When most people buy a home they are required to submit financial paperwork to banks, title companies, and others involved in the mortgage process. The case of the “House King” in South Florida illustrates how when fraudsters manipulate that system, lenders can lose millions—and innocent buyers and sellers also suffer.
“Imagine,” said Special Agent Denise Stemen, “a world where buyers don’t fill out any mortgage paperwork and don’t even read it, because everything on the application is a lie.”
Don’t Be a Victim
Combating mortgage fraud is a priority for the FBI, and we have more than 90 mortgage fraud task forces and working groups around the country to investigate crimes estimated to produce annual losses of more than $10 billion.
The illegal schemes used for obtaining home mortgages vary based on market conditions, but all have the same result: they make it more costly and difficult for legitimate home buyers to get loans. The most common schemes include loan origination, builder-bailouts, seller assistance, short sale, foreclosure rescue, reverse mortgage fraud, and identity theft exploiting home equity lines of credit.
Here are some tips to avoid becoming a victim of mortgage fraud:
- Get referrals for real estate and mortgage professionals. Check their licenses with state, county, or city regulatory agencies.
- Do your own research into sale prices and recent tax assessments of other homes in the neighborhood.
- Don’t make a false statement on your loan application, like overstating your income or lying about where your down payment is coming from.
- Never sign a blank document or a document containing blank lines. Read and review all loan documents signed at closing. If you don’t understand what you’re signing, get an attorney who can review the documents for you.
The House King, Angel Puentes, used a classic loan origination scam, said Stemen, a veteran mortgage fraud investigator in our Miami office. “In this scheme, you need all the players,” she explained, from straw buyers—who were paid to lend their name to documents—to a real estate agent, licensed mortgage broker, and title attorney. Mortgage applications were falsified to inflate the value of properties, defraud lenders, and line the pockets of the fraudsters.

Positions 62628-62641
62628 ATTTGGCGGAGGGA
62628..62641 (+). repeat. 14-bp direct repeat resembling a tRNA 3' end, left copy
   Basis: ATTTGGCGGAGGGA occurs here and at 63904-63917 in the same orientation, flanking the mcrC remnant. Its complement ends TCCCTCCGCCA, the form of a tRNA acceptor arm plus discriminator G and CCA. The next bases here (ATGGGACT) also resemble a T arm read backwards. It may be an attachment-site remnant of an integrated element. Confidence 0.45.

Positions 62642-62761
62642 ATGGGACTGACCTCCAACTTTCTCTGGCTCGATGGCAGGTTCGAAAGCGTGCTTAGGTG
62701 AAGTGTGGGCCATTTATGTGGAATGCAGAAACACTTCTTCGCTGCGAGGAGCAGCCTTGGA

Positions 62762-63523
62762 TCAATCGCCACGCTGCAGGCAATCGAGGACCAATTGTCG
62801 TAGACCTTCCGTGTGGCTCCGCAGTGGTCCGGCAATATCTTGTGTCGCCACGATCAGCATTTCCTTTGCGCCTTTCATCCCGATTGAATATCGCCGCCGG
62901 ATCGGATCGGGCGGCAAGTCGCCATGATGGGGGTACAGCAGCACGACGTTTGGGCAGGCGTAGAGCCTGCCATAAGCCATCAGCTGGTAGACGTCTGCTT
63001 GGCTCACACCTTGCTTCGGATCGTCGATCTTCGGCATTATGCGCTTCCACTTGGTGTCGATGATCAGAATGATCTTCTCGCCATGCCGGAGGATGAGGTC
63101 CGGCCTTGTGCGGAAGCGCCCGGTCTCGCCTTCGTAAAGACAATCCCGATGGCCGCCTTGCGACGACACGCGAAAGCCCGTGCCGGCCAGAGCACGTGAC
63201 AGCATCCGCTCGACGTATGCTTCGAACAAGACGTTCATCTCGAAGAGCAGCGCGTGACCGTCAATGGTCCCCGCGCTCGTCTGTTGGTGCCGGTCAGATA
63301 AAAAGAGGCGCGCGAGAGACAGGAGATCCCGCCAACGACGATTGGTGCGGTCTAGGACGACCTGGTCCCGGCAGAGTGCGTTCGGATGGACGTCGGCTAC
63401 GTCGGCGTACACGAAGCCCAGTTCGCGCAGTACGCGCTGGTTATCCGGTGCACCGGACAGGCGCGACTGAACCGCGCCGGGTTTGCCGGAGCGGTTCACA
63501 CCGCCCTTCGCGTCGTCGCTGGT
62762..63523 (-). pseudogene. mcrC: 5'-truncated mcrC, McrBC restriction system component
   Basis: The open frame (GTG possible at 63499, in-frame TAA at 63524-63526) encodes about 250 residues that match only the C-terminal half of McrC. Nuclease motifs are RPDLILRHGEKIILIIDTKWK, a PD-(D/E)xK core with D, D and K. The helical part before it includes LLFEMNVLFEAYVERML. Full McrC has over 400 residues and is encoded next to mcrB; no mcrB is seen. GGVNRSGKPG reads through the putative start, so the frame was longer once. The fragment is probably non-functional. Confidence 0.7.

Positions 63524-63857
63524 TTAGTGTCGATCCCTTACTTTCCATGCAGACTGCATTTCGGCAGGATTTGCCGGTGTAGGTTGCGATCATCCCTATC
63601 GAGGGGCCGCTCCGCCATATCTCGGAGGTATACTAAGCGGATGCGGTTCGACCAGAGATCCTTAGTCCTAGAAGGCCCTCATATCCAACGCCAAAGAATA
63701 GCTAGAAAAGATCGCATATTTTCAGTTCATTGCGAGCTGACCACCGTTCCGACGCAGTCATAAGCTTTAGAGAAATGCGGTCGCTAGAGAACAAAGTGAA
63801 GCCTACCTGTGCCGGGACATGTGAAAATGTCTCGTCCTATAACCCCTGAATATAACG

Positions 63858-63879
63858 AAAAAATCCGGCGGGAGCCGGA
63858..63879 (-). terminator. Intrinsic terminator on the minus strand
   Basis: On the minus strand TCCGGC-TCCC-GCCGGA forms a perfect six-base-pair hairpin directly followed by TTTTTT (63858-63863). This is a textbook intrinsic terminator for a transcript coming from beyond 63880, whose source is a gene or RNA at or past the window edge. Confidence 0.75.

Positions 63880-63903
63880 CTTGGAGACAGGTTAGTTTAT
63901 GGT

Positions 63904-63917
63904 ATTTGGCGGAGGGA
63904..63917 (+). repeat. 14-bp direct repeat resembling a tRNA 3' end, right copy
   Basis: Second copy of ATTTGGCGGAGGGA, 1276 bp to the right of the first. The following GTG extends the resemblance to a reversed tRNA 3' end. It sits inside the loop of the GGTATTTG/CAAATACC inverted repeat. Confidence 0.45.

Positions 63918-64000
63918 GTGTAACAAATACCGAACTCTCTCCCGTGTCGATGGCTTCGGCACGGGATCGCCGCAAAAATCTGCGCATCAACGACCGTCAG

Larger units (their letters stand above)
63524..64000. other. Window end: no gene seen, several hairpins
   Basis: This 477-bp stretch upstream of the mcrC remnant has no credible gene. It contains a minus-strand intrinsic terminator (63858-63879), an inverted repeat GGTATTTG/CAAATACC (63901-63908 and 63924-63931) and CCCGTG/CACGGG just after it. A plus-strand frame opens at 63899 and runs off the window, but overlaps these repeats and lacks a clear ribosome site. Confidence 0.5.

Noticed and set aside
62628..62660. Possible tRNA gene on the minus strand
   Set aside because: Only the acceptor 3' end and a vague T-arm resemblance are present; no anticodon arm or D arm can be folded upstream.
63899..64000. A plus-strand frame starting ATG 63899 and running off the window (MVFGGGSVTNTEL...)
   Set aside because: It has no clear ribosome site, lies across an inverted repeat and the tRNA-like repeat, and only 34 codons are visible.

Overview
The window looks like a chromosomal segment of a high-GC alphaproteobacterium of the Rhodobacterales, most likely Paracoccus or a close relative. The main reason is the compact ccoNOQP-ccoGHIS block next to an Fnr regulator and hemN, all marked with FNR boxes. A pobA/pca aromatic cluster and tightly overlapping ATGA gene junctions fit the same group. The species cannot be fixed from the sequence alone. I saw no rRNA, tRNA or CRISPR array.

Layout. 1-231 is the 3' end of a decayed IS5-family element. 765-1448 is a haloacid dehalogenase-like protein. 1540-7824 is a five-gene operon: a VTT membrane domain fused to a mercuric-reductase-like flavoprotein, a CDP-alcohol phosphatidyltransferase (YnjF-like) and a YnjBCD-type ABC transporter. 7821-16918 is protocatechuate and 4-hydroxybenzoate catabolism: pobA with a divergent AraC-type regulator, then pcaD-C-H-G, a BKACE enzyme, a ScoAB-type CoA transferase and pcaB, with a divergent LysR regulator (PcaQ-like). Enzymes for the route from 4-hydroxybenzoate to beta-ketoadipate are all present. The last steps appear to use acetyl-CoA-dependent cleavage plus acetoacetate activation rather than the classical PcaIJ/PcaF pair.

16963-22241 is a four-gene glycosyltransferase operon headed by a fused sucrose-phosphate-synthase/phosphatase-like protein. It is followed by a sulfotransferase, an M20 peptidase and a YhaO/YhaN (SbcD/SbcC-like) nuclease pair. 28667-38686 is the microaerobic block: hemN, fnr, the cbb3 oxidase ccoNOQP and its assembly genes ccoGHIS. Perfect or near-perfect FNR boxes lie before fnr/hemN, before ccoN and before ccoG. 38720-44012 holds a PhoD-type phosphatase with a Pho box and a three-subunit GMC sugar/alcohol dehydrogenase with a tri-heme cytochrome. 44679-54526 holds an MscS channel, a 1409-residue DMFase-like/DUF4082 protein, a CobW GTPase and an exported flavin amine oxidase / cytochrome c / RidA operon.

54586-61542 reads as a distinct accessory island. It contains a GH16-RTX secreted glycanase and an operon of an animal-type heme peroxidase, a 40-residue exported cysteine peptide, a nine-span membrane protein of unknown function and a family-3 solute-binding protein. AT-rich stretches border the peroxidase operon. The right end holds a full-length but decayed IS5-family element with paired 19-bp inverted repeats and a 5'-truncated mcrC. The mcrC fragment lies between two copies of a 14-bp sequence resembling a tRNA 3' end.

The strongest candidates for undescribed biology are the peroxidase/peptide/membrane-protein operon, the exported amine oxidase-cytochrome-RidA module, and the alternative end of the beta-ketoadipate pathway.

Puentes—also known as D’Angelo Salvatore—was so influential he created his own glossy real estate magazine calledHouse King. “Five or six years ago he was the guru of South Florida real estate,” said Special Agent Mark Soucy, who investigated the case, adding that “100 percent of the funding for the magazine came from the fraud he was committing.”
The House King paid straw buyers to sign bogus mortgage applications claiming that purchased homes would be their primary residences when in reality they had no intention of living there. The fraud was so extensive that some buyers had closings with three different lenders on the same day.
An attorney signed off on the fake documents, and the lenders—believing everything was legitimate—made the loans. The applications also inflated the value of the properties. If a home was appraised at $400,000, for example, the bogus loan application might list the value at $500,000. Puentes pocketed the extra money and used it to pay his accomplices. He then paid the mortgage for a number of months, until he could flip the property for a further profit—or sometimes he rented it to generate more income. But then he stopped paying. After taking his ill-gotten profit, Puentes simply walked away from the mortgage, leaving the lender with a toxic asset. Meanwhile, he was living large, taking trips to Paris and buying a Ferrari.
We began investigating Puentes in 2008. At the time, before the real estate market began to collapse in South Florida and around the country, many speculators were buying properties and trying to flip them for quick profits. But Stemen said, “Our investigation focused on the organized group that was falsifying documents to profit from the loan origination schemes.”
Puentes was indicted in February 2011 on multiple counts of wire and bank fraud and for defrauding three lending institutions out of approximately $10.5 million. Although he fled the country for a time, Puentes eventually returned and was arrested. In June 2011, he was sentenced to more than eight years in prison.
Because of fraudsters such as Puentes, South Florida real estate was artificially inflated, and innocent people paid too much for their homes. When the market crashed, many of those homeowners were left under water—their property worth less than what they paid for it.
“Those are the true victims of this type of mortgage fraud,” Soucy said—“the legitimate South Florida residents whose home values were inflated because of these fraudulent transactions.”